He enlisted in the Foreign Legion in August 1914, but his mechanical ability stood in the way of his desire to serve at the Front. He spent the fall of 1914 driving a combine, harvesting the wheat that had been abandoned in the war zone.

Soubiran entered the trenches early the following year and saw considerable action, including the Champagne offensive, where he was wounded in the left knee. After four months in the hospital, his transfer to aviation was effected by Kiffin Rockwell and William Thaw.

Robert Soubiran proved an excellent pilot and a welcome addition to the squadron. Speaking French like a native, he not only flew and fought well, but did much to create good will and understanding between the Americans and the neighboring French people.

In April 1916, American pilots serving in the French army were gathered together to form a separate squadron — the Escadrille Americaine (becoming the Lafayette Escadrille on Dec. 6, 1916). The Lafayette Escadrille (from the French Escadrille de Lafayette) was a fighter escadrille of the French Air Service, the Aéronautique Militaire, during World War I composed largely of American volunteer pilots.

Robert Soubiran served with the escadrille, contributing not only his skills as an aviator, but also his talent as a photographer, capturing on film some of the men, aircraft, and experiences of one of history’s most famous military outfits.

In addition, Robert Soubiran had an ongoing penchant for personalizing his aircraft, starting with N1977, which had his initial in black, a thin blue fuselage stripe and a thick red one.

Royal Flying Corps 23 Squadron

The Royal Flying Corps was the first foreign service to receive the SPAD VII. In spite of initial enthusiasm for the type, only two squadrons (19 and 23 Squadrons) used it on the Western Front.

No. 23 Squadron of the Royal Flying Corps was formed at Fort Grange, Gosport on 1 September 1915, commanded by Louis Strange and equipped with a mixture of types.

A detachment of Royal Aircraft Factory B.E.2cs was deployed to Sutton's Farm to act as night fighters to oppose raids by German Zeppelins, but no successful interceptions resulted.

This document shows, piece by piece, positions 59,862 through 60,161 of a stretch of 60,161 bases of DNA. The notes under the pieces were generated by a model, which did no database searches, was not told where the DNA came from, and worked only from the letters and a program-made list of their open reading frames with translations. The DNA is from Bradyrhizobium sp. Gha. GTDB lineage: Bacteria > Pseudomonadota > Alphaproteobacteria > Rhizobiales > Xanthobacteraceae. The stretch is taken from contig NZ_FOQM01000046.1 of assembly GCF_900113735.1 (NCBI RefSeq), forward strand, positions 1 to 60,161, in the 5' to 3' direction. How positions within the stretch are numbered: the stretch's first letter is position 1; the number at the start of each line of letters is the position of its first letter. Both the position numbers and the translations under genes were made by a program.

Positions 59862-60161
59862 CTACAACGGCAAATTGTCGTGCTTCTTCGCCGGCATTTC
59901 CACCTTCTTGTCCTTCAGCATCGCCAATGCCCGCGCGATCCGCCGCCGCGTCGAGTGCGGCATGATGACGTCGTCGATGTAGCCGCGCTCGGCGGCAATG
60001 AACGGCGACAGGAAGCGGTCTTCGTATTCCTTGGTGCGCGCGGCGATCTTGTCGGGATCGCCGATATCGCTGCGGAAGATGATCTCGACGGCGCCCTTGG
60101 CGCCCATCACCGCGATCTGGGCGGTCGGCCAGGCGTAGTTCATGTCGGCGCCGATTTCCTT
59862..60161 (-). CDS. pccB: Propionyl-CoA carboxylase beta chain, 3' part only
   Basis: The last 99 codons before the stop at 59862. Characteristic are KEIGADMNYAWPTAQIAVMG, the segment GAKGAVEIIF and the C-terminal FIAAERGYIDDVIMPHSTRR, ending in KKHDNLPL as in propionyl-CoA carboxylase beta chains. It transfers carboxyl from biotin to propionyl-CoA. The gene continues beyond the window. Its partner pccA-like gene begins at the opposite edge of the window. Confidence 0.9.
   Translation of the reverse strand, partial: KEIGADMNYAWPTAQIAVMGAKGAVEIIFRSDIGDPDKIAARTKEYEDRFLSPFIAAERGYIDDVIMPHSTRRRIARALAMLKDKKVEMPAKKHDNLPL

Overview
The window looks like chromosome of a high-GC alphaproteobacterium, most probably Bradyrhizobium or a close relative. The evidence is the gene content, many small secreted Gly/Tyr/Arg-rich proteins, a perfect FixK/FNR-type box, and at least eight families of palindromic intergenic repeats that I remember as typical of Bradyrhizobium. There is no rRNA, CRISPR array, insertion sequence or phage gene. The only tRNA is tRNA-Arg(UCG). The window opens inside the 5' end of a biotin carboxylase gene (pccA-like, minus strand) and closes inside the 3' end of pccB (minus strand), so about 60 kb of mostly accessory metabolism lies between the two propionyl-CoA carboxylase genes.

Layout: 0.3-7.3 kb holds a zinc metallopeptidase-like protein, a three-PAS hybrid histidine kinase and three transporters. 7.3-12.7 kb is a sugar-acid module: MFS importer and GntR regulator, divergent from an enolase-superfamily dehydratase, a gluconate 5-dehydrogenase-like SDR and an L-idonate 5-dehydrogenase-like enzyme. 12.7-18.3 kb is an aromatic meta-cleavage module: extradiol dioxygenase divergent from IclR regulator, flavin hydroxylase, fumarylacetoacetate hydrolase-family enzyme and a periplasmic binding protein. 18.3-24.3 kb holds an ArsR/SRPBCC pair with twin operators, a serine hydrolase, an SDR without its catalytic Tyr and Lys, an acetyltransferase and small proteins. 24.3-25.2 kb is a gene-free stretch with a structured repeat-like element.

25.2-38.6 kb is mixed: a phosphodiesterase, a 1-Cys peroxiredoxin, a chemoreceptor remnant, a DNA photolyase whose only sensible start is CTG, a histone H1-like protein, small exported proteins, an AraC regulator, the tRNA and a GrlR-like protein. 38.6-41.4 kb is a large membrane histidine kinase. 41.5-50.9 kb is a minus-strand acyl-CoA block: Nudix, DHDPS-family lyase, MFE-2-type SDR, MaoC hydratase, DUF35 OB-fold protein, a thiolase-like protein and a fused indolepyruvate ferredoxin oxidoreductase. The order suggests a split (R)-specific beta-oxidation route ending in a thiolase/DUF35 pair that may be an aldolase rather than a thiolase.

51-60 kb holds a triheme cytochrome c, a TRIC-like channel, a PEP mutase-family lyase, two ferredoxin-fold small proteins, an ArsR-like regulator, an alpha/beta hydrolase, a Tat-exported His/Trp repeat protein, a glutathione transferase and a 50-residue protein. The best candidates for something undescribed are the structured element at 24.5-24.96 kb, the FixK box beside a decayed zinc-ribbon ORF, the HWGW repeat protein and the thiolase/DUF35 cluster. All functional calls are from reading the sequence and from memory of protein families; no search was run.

A well-preserved SPAD S.VII.

A well-preserved SPAD S.VII.

The squadron moved to France on 16 March 1916 flying FE2b two-seat pusher fighters. The squadron used the FE2b on close-escort duties and to fly standing patrols to engage hostile aircraft wherever they could be found, helping to establish air superiority in the build-up to the Battle of the Somme.

By the end of the year, the "Fee" was obsolete, and the Squadron started to received SPAD S.VII single-seat fighters in February 1917, with its last F.E.2s arriving in April 1917. 23 Squadron flew its SPADs both on offensive fighter patrols over the front and low-level strafing attacks against German troops.

In December 1917 it replaced its SPAD S.VII with the more powerful and heavier armed Spad S.XIII. The squadron converted to Sopwith Dolphins in April 1918, using them until it disbanded just after the war on 31 December 1919.

It numbered 19 aces among its ranks during the war, including: William Kennedy-Cochran-Patrick, DSO, MC; Douglas U. McGregor, MC; James Pearson, DFC; Clive W. Warman, DSO, MC; Frederick Gibbs, MC; Conn Standish O'Grady, MC; Herbert Drewitt, MC, AFC; James Fitz-Morris, MC; Harold Albert White, DFC; Alfred Edwin McKay, MC; Harry Compton, DFC; and Arthur Bradfield Fairclough, MC.

Information sources: Early Aeroplanes, Wikipedia, Air-Britain Photographic Images Collection, Monongahela Books, Air Force Magazine.

Tags: , ,